It would be easy to spend all day wandering the 300,000 square feet of exhibition space at the Smithsonian’s National Museum of American History, but if you're short on time here are our can't miss picks.
The advent of rail service forever changed the nation, connecting the South and other regions to the rest of the country―meaning Yankees were finally able to try important things like grits. This 1926 green giant―at 188 tons and 92 feet long, the heaviest item in the museum―put that regional expansion to use, hauling passenger trains as part of Southern Railway’s Charlotte Division for 25 years.
In 1960, four African American students protested Jim Crow laws at this original section of the F.W. Woolworth lunch counter―the era’s first passive sit-in. Actors lead visitors through a re-creation of 1960s training for non-violent protests, including how to behave, what to say or not say, and how to react if you’re harassed. EXTRA TIP: Next month, the International Civil Rights Center & Museum will open in Greensboro, North Carolina, on the original Woolworth site.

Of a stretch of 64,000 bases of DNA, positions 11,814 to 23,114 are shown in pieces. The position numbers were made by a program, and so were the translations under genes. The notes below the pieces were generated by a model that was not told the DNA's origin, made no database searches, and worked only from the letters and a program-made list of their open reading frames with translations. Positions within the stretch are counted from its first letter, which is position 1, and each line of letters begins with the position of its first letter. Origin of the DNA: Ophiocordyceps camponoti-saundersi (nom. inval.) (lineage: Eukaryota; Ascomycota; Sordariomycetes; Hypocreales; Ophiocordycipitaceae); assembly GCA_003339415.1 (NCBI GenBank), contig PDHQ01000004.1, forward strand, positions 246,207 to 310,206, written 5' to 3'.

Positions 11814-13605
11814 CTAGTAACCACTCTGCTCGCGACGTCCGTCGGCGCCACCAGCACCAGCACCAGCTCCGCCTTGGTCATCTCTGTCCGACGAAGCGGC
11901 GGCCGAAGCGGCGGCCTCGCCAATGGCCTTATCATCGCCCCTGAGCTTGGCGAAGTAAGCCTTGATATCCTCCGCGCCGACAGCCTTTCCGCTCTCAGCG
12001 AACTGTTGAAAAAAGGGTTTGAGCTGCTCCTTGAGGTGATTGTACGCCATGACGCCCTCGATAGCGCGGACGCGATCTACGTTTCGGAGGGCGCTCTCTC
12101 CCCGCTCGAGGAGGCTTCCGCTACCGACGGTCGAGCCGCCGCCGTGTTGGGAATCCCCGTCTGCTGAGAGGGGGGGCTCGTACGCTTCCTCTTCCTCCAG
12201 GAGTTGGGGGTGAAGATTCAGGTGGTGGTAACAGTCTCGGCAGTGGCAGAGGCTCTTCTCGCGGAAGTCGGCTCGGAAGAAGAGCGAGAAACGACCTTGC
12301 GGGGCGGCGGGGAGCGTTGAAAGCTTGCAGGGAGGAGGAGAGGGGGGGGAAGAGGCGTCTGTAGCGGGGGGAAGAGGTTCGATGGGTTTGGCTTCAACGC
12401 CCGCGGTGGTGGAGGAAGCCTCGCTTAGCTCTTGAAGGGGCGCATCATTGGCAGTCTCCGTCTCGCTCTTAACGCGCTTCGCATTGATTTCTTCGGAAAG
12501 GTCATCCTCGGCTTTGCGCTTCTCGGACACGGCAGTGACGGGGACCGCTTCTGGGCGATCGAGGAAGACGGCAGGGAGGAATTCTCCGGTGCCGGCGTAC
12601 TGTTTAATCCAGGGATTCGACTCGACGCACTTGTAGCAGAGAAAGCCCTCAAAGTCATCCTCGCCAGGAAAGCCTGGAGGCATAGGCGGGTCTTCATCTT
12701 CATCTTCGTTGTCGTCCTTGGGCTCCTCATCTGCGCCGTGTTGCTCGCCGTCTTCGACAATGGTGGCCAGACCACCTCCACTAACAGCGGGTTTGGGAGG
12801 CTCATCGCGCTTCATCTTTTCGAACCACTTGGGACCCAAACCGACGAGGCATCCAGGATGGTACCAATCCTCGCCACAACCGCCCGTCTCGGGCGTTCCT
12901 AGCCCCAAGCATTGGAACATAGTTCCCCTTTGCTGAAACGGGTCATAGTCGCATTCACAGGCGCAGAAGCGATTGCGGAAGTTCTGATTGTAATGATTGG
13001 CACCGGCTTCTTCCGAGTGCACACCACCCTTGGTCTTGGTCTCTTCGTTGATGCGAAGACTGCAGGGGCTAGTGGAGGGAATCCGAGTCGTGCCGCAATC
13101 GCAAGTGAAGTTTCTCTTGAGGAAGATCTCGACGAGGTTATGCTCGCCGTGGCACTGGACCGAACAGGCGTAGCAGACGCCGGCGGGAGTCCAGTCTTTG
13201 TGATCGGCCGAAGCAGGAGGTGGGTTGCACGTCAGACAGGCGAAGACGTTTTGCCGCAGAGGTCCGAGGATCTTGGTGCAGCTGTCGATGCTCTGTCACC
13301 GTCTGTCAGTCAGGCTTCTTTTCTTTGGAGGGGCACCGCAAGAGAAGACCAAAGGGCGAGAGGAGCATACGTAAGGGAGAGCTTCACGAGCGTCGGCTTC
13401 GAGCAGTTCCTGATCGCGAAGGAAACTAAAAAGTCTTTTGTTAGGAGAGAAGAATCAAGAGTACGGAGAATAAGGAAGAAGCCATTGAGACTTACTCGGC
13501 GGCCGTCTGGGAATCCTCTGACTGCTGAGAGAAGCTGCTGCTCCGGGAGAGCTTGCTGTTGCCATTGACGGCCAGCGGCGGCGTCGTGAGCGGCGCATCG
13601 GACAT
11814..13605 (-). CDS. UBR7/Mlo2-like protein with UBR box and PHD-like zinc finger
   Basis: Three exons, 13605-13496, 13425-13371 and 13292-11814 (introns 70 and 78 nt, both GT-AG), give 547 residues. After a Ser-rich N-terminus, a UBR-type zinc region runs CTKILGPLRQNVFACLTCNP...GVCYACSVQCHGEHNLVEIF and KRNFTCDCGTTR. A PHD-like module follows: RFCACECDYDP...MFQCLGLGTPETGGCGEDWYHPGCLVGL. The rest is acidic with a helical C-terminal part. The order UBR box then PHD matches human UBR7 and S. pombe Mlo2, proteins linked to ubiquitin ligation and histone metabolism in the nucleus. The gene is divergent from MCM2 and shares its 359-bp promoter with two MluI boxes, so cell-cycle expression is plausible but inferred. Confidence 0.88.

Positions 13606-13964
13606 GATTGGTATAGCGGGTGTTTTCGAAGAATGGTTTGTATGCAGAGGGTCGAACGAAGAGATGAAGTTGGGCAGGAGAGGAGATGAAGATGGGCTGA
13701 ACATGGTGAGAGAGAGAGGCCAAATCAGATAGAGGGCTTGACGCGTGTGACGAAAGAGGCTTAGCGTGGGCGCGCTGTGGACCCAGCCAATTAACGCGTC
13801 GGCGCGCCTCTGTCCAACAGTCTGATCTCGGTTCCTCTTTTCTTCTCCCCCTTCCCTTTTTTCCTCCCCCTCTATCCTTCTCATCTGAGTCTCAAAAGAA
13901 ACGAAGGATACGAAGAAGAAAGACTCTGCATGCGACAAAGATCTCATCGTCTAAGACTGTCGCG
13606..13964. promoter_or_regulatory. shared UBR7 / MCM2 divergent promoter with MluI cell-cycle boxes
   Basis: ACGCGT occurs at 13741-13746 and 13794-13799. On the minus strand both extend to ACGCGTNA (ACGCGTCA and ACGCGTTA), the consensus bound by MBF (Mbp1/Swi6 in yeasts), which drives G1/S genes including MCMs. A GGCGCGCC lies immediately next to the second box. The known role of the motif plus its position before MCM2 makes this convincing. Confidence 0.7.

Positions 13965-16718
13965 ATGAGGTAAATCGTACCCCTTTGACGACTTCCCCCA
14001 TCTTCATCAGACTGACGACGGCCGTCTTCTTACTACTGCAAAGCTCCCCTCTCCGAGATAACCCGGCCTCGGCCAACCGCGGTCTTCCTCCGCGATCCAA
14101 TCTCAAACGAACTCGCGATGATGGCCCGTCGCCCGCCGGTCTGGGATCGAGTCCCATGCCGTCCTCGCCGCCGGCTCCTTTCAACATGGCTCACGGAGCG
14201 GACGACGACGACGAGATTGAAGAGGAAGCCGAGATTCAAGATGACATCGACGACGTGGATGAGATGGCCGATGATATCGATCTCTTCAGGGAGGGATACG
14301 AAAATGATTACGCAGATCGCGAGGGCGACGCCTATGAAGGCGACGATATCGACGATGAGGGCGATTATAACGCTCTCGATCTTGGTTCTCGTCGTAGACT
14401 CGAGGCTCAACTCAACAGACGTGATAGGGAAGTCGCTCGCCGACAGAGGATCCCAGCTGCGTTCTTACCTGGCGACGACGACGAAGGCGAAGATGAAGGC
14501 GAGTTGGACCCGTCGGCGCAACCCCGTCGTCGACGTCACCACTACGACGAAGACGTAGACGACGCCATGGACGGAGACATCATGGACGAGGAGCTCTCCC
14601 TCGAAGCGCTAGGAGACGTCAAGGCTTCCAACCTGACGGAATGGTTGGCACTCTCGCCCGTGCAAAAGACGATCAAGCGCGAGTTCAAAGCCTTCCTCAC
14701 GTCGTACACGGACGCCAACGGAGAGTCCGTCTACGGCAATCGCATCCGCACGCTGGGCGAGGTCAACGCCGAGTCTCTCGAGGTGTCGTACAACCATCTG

You can practically hear Julia Child warbling about how to truss a chicken in this kitchen, with every pot in its pegboard place and marble countertops raised to suit her 6’2” stature. If you need help conjuring an image, check out the “Julia Child’s Kitchen Wisdom” video that plays continuously in the gallery.
Here, the almost 200-year-old flag that flew over Fort McHenry near Baltimore and motivated Francis Scott Key to pen the lyrics that became our national anthem, sprawls 30 x 34 feet in dramatic low lighting, akin to the atmosphere of “dawn’s early light” that Key experienced on the morning of September 14, 1814.